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What a Skin Care Routine Looks Like for Sensitive Skin Type

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AUTHOR

Mahlagha Homayouni

DATE

May 14, 2020

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What a Skin Care Routine Looks Like for Sensitive Skin Type: For a long time, I thought the scaling of my skin around the cheeks is caused by some sort of an irritant. Little did I know, I just happen to have a combination type of skin. It was only that my face wash targeted both the excess oil in my oily T-zone, as well as my not so oily cheeks.

Hence the flaky skin! My skincare routine was clearly creating the havoc.

Understanding the skin type is crucial for determining a skincare routine.

So, I will let myself to trespass over your patience, you the good reader of our blog, and explain what we mean by sensitive skin in the first place.

For the purpose of the current article, sensitive skin refers to a type of skin which is prone to reactions against irritants or factors outside the body which cause damage to the barrier of the skin.

Irritants may include the hot or cold weather, humidity, pollutants, rays of the sun, topicals, hard water, food and hormones among others.

Ok, but what does a sensitive skin look like?

Well, it depends. I mean, sensitivity may appear in different ways.

Symptoms as mild as a simple itching, dryness and redness or more severe as scaling, rashes, rosacea, eczema or other inflammatory cases can categorize a sensitive skin.

Research has shown that the condition is caused by a barrier damage as well as hyperreaction to materials used as topical.

And how does it feel like?

An irritated skin has itching, burning, and stinging sensations, especially after wearing cosmetic products or after washing and exfoliating the skin.

Well, the human body is the most complicated system to have been ever created.

So, I don’t wish to reduce a condition as divergent and dynamic as skin sensitivity into merely three short paragraphs.

This was just the broadest and most commonly applicable introduction to sensitive skin. Make sure to tell us how your sensitive skin feels or looks like, and if you have found any useful remedies besides what we are about to offer.

And that’s it with me trying your patience. Thank you!

The skincare routine for a sensitive routine looks much the same as the skincare routine for other skin types. I mean, the steps you need to follow are somehow the same: clean, moisturize, exfoliate, use a sunscreen.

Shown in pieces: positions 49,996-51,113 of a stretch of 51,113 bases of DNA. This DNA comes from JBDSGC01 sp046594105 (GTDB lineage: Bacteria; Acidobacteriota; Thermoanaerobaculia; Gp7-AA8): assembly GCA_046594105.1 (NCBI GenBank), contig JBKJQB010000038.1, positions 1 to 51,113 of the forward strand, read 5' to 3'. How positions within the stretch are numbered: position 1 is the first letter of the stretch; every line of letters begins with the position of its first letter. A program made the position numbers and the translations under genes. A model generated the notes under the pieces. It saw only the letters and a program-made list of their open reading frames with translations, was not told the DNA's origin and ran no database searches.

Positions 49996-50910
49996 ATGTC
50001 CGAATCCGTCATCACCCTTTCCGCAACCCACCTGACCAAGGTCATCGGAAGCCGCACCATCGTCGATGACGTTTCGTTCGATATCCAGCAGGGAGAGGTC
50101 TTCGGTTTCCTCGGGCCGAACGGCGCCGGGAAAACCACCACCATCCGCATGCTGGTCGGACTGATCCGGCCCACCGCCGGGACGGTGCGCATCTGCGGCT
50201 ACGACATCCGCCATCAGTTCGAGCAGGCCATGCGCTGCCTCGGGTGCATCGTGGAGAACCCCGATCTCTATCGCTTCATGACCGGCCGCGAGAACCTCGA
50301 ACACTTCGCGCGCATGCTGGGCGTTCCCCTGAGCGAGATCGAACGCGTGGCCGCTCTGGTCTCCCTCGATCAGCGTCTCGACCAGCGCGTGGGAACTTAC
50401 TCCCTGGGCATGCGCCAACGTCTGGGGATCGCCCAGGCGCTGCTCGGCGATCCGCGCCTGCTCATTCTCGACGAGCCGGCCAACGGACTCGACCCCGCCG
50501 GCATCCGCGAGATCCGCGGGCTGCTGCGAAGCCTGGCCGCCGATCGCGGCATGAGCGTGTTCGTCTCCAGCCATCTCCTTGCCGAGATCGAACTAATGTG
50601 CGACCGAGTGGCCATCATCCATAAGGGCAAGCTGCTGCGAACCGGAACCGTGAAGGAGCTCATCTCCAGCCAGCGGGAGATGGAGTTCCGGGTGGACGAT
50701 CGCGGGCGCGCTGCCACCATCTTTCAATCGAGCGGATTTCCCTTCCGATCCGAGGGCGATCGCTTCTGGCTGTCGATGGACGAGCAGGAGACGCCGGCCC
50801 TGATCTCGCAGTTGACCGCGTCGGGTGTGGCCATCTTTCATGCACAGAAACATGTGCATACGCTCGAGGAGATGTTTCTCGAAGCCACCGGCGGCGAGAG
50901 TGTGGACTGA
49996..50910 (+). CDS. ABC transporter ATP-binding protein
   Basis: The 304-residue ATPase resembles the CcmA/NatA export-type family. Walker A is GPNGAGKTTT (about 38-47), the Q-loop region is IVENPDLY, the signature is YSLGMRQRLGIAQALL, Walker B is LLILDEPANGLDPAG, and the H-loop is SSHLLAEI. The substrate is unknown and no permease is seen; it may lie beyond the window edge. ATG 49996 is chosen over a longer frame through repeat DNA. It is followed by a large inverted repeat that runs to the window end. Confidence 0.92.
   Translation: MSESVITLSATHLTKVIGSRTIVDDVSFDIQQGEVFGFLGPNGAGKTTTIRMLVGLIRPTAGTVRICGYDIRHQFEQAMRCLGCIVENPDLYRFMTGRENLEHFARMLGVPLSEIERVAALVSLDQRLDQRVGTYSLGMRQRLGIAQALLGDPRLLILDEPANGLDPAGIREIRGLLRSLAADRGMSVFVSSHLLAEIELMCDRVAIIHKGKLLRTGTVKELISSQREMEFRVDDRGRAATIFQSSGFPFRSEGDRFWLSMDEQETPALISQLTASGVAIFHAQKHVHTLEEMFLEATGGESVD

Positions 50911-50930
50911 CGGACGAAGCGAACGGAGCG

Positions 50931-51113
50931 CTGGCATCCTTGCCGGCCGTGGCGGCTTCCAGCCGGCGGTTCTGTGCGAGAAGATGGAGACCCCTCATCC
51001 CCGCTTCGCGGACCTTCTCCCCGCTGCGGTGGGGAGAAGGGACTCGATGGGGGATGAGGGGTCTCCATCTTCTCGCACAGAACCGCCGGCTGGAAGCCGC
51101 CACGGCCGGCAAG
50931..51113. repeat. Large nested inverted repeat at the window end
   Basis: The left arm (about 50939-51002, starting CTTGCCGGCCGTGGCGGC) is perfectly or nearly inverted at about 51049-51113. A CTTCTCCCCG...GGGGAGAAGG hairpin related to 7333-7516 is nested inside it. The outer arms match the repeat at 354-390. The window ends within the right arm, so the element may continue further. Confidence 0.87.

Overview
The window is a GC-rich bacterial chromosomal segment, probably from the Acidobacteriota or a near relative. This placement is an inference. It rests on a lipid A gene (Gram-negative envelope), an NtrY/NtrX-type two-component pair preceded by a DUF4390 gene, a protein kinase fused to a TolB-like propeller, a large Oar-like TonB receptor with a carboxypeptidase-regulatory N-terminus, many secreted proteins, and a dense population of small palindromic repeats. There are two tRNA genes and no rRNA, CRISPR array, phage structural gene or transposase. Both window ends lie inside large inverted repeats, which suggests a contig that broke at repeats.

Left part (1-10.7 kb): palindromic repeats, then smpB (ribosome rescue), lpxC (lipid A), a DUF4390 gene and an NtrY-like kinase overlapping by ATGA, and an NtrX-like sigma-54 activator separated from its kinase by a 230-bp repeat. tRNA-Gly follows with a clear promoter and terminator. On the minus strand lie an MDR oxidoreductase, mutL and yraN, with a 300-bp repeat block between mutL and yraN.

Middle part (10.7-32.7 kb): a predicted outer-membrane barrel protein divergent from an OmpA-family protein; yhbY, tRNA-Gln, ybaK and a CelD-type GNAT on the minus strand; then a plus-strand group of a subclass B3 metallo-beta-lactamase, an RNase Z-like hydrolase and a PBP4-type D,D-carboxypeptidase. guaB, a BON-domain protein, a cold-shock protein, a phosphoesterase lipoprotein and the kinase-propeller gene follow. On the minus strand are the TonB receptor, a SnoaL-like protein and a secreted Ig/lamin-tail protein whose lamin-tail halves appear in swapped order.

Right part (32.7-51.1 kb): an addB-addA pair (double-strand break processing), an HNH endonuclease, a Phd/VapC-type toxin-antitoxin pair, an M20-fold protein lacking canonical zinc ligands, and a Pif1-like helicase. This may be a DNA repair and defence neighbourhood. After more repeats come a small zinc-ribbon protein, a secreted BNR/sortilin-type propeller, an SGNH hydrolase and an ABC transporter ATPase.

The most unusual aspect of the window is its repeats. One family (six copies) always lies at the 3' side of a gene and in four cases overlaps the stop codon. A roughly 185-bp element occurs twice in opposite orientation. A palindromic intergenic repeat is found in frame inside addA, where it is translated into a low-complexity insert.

However, and I couldn’t put it more emphatically, details go a long way at every step of a perfect routine.

The important thing is for you to recognize what causes the sensitivity, stop the irritation, avoid specific ingredients, and swap them with soft ones which don’t contain irritants.

So, here I will break down every step of the way into the ingredients you need to steer clear of, and the ingredients you can take.

I will also make a hint to the best make up products for your skin. But, in case your skin sensitivity can be categorized as acute, please take what you read here as merely information and make sure to consult a dermatologist before making a step.

An appropriate prescribed treatment might be carefully set to achieve short and long-term objectives, keeping a tap on the irritation.

What a Skin Care Routine Looks Like for Sensitive Skin

Here is what a skincare routine for sensitive skin may look like:

 

Clean:

Cleaning your skin pores off the impurities that cause clogging is one of prime importance for your routine. As regular soap deprives the skin of the sebum produced by skin’s oil glands, you need to pick a gentle face wash.

Factor in your skin type too. For example, if you have an oily skin, you can gravitate to water-based cleansers.

While for dry skin types, you can use more oil-based and cream-like products. Also, you may need to make sure your face wash balances the pH of your skin around 5 and 5.5.

This way your barrier won’t be damaged and enough hydration will be restored to your skin.

Ingredients to avoid

The sensitive skin should not come into contact with:

  • Alpha hydroxy acid
  • Beta hydroxy acid
  • Salicylic acid
  • Acids in general
  • Sodium lauryl sulfates
  • Alcohol
  • Fragrance

Note: It’s wise to avoid these ingredients in your shampoo as well, as it will run the risk of exposing the skin of your face to these ingredients.Gentle cleansing is usually advised twice daily, in the morning and at night.

However, your sensitive skin may require you to slow it down and reduce the frequency to 1.